"My parents have long been raving about the close-knit community they had in Bulgaria, and they were positive about how people dealt with one another nicely, as socialists," she says. "The Bulgaria my parents knew is long gone. People have changed enormously in the last 30 years."

Even though she has attended celebrations for the Day of German Unity at Berlin's Brandenburg Gate several times, the 22-year-old theater student sees herself as a Berliner, not as a German or a Bulgarian. "I prefer to define myself in terms of a city rather than a whole country," Oikova said.

Mental barriers

But that makes no difference – because to a Berliner, the signs of the division are everywhere. As soon as she says she's at home in Kaulsdorf, the Wall is back. The neighborhood is in the district of Marzahn-Hellersdorf – which, with its communist-era prefabricated apartments, is a symbol of East German domestic culture.

But the invisible Wall stretches far into the West, as well. Michel Brandt is often reminded of Germany's divided past. The young politician and actor comes from Karlsruhe, near the French border. He won a seat in parliament in the September elections, standing for the Left Party.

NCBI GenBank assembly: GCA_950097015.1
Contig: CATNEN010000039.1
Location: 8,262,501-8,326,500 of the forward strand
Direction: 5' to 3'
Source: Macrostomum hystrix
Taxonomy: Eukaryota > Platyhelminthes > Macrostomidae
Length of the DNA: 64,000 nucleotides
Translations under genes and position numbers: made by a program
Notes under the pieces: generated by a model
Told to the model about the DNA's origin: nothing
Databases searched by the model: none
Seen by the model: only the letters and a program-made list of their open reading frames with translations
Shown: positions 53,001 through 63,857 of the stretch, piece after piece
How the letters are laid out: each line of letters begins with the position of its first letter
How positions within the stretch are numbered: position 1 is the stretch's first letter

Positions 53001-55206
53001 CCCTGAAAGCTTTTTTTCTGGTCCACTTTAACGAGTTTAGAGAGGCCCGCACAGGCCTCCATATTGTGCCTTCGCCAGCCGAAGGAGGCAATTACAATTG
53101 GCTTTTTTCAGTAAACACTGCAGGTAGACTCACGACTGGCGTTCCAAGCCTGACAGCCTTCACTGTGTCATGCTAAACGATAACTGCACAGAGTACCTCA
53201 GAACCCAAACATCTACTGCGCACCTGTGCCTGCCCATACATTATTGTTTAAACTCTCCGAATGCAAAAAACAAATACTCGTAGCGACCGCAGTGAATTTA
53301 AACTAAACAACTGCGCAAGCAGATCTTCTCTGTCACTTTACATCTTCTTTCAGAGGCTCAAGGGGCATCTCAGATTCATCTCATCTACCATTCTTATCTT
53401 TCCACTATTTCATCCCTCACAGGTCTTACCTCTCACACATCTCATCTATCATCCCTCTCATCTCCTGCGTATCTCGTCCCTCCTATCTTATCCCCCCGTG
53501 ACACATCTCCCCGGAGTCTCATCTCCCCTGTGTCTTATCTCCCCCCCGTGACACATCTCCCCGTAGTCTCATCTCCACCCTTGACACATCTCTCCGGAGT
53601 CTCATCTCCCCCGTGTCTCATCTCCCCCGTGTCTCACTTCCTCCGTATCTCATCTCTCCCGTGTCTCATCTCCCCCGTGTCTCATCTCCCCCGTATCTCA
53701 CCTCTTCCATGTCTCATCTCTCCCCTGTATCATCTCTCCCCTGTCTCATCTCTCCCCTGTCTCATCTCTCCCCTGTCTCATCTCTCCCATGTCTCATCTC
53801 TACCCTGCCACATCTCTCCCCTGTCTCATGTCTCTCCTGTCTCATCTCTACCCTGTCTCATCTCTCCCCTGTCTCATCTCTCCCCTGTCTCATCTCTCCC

During the election campaign, he was shouted down at events as a member of the "Berlin Wall murderers' party."

"Whenever they come to a halt in the political discussion, they play the SED card," the 27-year-old says, annoyed. His far-left party succeeded the Party of Democratic Socialism (PDS) in 2007, which in turn was the renamed former East German ruling party, the SED (Socialist Unity Party of Germany).

Staatstheater Karlsruhe - Michel Brandt

Michel Brandt was often reminded of Germany's communist past while on the campaign trail

A celebration of nonviolence

The new parliamentarian has never celebrated the Day of German Unity. He probably belongs to a majority of the population in Germany who are happy about reunification, but prefer to mark October 3 privately.